Social Science Seminar - Classicism and Modern Growth: The Shadow of the Sages
10:30am - 12:00pm
Online Via Zoom

This paper examines how intellectual culture has affected economic modernization in China, where the learned class embraced classical wisdom for millennia but encountered the shock of Western industrial influence in the mid-19th century. I use the number of sage temples to measure the strength of classical worship in 269 prefectures, and instrument for the distribution of sage temples using the distribution of sages’ birthplaces. I find that classical worship discouraged intellectuals from appreciating modern learning and thus inhibited the growth of industrial firms between 1858 and 1927. By contrast, industrialization grew faster in regions less constrained by classicism.

Online Via Zoom
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Chicheng Ma is assistant professor of economics at the Faculty of Business and Economics, University of Hong Kong. He graduated from the Social Science Division of the Hong Kong University of Science and Technology in 2011, and served successively as assistant and associate professor at the School of Economics, Shandong University, before joining the University of Hong Kong in 2017.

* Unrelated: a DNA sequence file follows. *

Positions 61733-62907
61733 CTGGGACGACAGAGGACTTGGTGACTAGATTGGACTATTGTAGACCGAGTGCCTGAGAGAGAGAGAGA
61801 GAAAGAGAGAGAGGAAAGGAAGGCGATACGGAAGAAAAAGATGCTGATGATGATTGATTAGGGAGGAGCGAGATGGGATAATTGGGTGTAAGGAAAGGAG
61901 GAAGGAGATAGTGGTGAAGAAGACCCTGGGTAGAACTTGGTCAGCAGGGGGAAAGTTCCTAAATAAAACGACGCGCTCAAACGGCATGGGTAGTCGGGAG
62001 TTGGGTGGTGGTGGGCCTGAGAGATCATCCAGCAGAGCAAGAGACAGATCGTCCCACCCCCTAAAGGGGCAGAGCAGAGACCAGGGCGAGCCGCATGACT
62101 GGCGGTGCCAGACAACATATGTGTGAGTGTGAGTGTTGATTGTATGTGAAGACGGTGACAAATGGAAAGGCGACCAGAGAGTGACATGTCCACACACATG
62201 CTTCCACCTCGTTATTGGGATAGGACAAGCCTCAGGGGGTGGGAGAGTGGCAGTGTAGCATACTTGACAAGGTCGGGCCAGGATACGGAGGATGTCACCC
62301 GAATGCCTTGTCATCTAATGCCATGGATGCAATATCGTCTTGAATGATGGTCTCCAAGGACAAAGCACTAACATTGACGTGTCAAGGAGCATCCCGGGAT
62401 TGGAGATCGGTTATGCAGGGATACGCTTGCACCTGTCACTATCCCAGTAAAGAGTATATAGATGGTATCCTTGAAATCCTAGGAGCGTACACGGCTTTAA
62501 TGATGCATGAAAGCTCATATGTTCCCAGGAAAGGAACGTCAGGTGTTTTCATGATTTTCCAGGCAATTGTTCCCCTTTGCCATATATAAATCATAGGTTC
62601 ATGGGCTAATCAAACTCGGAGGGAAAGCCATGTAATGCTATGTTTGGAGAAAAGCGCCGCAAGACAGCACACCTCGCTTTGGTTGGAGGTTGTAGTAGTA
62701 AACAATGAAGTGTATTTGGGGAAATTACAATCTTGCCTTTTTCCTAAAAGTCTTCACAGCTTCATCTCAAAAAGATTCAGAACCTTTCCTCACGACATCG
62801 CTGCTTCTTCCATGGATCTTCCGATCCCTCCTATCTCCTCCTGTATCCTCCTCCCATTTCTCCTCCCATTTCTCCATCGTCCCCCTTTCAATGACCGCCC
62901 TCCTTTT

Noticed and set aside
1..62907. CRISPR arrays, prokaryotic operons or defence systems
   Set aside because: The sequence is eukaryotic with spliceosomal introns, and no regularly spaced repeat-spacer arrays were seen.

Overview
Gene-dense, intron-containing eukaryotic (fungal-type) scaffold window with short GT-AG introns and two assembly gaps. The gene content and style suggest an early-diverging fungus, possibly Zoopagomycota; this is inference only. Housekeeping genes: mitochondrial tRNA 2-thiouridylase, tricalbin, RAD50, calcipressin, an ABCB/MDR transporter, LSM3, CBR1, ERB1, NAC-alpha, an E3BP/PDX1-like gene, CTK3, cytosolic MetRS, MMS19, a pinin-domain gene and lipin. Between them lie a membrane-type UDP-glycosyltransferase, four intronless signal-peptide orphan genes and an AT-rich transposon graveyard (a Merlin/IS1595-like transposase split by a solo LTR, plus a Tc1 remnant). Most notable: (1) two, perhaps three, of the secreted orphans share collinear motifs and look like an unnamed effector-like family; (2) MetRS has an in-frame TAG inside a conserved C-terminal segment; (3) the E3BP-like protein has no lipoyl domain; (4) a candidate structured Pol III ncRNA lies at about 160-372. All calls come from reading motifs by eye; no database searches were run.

Chicheng’s research areas are development economics, cultural economics, political economy, and economic and financial history. His research focuses on the roles of culture, institutions, and human capital in shaping long-term economic and financial development. He has published his works in leading journals in economics, economic history, and finance. He won the Royal Economic Society Prize for the best paper published in the Economic Journal in 2020 and the Economic History Association’s Arthur H. Cole Prize for the best article in the Journal of Economic History in 2022.



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Speakers / Performers:
Prof Chicheng MA
Assistant Professor, Faculty of Business and Economics, The University of Hong Kong
Division of Social Science